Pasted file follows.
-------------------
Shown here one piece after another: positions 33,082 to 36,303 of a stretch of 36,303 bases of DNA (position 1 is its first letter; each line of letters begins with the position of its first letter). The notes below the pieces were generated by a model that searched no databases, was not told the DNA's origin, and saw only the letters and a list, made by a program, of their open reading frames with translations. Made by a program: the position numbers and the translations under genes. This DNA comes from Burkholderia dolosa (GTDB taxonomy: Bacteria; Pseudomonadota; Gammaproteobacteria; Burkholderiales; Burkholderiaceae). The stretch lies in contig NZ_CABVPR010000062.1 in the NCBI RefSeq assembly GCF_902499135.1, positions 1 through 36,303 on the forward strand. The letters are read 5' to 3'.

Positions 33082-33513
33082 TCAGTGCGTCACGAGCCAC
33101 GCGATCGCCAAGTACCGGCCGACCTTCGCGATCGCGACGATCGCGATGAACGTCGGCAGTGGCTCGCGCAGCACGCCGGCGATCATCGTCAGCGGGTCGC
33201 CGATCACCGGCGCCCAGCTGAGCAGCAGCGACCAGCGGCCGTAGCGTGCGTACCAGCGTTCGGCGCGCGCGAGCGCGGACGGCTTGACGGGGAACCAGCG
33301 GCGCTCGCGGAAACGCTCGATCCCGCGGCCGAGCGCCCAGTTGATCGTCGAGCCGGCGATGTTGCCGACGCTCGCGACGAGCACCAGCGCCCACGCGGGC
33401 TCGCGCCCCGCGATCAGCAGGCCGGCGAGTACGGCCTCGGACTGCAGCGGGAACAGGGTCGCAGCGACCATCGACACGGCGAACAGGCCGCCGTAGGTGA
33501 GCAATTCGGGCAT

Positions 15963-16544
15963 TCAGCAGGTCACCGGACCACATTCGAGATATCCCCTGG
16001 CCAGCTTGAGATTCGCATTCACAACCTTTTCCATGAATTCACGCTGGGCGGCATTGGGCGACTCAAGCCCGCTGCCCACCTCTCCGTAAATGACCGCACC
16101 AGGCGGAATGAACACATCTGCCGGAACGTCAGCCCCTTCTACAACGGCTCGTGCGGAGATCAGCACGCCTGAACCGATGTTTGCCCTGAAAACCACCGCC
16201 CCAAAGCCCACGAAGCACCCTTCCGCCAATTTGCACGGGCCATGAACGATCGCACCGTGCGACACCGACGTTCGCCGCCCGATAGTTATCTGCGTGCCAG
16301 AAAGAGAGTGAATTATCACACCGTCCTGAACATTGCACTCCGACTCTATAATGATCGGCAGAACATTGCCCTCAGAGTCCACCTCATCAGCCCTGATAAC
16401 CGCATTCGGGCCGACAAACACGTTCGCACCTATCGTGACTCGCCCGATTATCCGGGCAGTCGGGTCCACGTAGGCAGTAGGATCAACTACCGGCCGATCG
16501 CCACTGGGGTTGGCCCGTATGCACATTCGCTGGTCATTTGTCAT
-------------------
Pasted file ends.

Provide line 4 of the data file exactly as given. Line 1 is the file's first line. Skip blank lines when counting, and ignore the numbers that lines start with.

33101 GCGATCGCCAAGTACCGGCCGACCTTCGCGATCGCGACGATCGCGATGAACGTCGGCAGTGGCTCGCGCAGCACGCCGGCGATCATCGTCAGCGGGTCGC